Hello Happy Valley.
Yesterday I went to see 17 Miracles. Partly this was due to my recent article where I said I would review a handful of recent Mormon Cinema, but largely it’s because I’d been hearing some pretty great things about the movie.
And it deserves every bit of the praise.
When I went to see it yesterday, I went to a matinee at the Provo Towne Centre, partly because they’re cheaper, and partly because they’re usually pretty empty. I had trafic problems and got there just minutes before the movie, and when I finally got into the theater, it was so full that I had to sit several rows closer than I typically like. Aparently the word’s getting out about this one.
Now, before I get too far, I must state that this movie is not exactly a litteral telling of the events. There’s a disclaimer at the beginning of the movie that explains two things. 1) The movie acts as if the Willie and Martin handcart companies had left at the same time when, in fact, the Martin company left three weeks after the Willie. 2) The timeline has been changed slightly, placing some of the miracles presented in the movie out of order. However, they make it very clear that every miracle presented actually happened.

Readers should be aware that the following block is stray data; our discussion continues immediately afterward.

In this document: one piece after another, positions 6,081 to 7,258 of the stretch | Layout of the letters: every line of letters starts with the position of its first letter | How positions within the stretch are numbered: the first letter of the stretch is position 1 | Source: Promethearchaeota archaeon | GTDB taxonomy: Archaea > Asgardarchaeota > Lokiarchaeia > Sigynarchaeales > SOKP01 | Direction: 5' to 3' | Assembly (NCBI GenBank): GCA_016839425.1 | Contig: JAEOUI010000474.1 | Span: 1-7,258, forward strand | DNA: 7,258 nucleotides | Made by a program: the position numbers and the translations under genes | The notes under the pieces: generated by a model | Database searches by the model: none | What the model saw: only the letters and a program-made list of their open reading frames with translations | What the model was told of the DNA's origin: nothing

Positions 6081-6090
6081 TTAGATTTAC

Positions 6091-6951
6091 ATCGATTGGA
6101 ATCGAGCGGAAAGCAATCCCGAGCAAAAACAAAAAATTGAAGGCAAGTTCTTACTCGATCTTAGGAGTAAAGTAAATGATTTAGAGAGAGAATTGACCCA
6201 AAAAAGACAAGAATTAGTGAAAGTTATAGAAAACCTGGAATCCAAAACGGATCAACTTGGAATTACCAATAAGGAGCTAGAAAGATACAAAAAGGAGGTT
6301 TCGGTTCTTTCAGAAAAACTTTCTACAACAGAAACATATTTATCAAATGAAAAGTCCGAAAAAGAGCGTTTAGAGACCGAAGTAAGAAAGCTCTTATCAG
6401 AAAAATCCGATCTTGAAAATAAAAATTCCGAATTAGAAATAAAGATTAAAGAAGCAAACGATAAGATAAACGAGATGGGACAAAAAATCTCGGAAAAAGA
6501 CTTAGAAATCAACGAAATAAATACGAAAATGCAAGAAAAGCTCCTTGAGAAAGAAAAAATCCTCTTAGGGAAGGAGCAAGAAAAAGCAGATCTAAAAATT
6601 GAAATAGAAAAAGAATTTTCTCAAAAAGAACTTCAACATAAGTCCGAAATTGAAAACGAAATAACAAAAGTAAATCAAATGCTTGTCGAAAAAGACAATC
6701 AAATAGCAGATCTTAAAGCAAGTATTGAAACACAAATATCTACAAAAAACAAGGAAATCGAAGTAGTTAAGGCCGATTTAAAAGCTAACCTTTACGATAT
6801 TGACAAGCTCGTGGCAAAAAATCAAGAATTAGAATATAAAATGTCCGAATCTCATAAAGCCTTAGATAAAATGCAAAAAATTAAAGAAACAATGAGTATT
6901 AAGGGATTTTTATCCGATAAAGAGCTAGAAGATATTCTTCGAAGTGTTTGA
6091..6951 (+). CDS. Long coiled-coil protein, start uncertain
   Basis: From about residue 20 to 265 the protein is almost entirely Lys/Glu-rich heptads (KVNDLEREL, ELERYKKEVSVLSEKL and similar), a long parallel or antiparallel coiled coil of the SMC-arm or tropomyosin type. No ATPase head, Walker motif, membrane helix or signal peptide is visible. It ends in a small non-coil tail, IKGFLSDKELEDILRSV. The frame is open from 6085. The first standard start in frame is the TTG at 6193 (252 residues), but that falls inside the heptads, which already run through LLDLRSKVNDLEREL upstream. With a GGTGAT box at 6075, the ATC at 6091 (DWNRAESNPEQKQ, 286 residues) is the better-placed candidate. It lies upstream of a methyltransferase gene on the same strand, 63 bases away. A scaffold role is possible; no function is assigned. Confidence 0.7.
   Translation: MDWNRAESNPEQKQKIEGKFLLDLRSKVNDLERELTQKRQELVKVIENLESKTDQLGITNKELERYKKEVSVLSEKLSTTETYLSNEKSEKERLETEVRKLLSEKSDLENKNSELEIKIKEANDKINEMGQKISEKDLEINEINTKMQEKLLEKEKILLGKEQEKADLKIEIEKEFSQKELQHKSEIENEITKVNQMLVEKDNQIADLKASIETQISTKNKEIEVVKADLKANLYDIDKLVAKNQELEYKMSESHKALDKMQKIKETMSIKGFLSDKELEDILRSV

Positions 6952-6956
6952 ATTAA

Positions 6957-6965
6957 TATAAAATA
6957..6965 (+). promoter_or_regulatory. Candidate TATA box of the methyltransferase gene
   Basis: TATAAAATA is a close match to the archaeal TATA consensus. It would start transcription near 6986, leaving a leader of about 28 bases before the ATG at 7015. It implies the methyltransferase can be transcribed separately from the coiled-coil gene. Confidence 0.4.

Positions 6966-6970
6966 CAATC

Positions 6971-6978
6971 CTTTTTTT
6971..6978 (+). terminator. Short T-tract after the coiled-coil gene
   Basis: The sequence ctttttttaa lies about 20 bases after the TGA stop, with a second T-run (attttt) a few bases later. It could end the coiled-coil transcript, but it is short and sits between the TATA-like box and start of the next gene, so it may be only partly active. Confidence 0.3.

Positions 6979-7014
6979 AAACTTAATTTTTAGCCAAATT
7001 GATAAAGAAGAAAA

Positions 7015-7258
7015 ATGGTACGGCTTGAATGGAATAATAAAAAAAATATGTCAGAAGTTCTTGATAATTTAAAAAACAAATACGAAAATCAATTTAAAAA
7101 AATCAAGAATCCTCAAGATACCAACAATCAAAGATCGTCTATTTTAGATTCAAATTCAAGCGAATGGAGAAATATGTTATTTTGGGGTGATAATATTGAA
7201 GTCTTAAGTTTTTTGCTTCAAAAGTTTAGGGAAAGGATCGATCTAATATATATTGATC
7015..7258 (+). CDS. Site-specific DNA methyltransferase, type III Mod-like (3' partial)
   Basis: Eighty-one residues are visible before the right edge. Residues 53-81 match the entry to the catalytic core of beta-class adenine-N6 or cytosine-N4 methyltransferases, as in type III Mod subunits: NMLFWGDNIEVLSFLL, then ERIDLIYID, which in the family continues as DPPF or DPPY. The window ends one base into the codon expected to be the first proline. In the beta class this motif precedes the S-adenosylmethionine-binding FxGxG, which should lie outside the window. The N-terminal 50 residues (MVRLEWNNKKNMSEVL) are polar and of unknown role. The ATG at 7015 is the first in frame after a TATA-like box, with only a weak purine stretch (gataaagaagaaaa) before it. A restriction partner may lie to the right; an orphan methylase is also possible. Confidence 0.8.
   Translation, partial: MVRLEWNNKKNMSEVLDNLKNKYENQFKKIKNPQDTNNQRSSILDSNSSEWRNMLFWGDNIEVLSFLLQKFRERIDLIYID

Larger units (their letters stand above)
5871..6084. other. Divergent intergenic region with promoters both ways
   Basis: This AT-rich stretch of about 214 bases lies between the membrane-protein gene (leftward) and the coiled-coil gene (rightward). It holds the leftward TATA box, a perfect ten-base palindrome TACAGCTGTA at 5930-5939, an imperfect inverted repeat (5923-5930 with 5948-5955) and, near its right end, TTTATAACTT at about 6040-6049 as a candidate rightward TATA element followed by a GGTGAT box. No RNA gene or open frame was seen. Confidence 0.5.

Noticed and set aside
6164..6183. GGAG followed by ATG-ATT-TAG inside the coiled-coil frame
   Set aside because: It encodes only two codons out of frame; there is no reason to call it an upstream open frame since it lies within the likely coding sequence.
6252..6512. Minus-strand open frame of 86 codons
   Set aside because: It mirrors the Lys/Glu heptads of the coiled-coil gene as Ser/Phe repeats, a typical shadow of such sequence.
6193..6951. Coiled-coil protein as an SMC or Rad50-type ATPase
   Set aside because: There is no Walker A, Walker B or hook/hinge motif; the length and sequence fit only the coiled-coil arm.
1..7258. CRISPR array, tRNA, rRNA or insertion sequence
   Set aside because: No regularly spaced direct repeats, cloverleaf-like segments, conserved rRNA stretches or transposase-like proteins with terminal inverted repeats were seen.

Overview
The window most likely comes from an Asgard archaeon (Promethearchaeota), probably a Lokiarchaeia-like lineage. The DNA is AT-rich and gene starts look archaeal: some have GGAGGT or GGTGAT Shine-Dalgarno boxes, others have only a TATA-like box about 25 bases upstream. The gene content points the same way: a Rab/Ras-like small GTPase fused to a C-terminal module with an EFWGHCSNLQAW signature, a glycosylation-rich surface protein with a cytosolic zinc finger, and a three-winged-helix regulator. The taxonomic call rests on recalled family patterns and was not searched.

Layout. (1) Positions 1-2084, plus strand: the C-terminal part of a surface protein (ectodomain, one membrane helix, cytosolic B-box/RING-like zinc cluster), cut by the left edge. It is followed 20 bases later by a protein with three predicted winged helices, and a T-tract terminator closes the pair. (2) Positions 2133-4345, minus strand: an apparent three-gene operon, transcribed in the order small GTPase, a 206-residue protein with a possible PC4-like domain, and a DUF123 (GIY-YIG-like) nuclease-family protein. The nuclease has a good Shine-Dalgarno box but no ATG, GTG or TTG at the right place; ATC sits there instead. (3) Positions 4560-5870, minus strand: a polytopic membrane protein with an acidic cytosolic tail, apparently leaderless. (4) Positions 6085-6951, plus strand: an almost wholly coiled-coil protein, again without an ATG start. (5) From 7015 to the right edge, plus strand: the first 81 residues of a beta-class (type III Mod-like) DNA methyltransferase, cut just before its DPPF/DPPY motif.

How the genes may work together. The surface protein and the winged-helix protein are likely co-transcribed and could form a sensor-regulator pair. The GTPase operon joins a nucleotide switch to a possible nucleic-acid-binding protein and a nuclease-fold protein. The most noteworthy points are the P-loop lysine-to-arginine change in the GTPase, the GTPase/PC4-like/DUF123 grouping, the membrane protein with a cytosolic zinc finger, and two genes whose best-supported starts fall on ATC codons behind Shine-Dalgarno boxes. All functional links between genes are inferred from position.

That being said, I will admit that if you watch this movie without the right mindset, a couple of the events seem more magical than faith-promoting. But isn’t that the way of miracles some times?
Also, when you go into a movie titled “17 Miracles”, I dare you to watch it without trying to count them. I was able to count 17 events, but a couple of the ones that I counted were more like prophetic deaths. Are those the real miracles? I’d appreciate it if you’d give me a list of the miracles at the end, movie.
Not that any of that detracts from the movie itself. It’s very well acted (though some of the English accents don’t sound quite right at times) and some of the sequences nearly brought me to tears.
LDS audiences will recognize some of the events. Such as the crossing of the frozen river. But there are plenty of events here that, unless you are an LDS scholar, will be very new to you.
Now, I’ve started my series of LDS film reviews with this one because it’s in theaters now. But frankly I have to admit that, were it not for others coming before it, this would not exist. It’s a great movie, but a few years ago, nobody would have even dared to tell this kind of story without trying to add some kind of Hollywood glamour to it or maybe messing with the story.
The movie is unlikely to convert those who are hostile to the LDS faith. As I said, without the right mindset, several of the events appear to be simple hocum. But for those LDS and non-LDS alike out there who simply want to see a film that talks about the ways that the Lord looks out for those who follow Him with all their heart, there’s a very moving story here.
17 Miracles is rated PG for portrayal of hardships and suffering.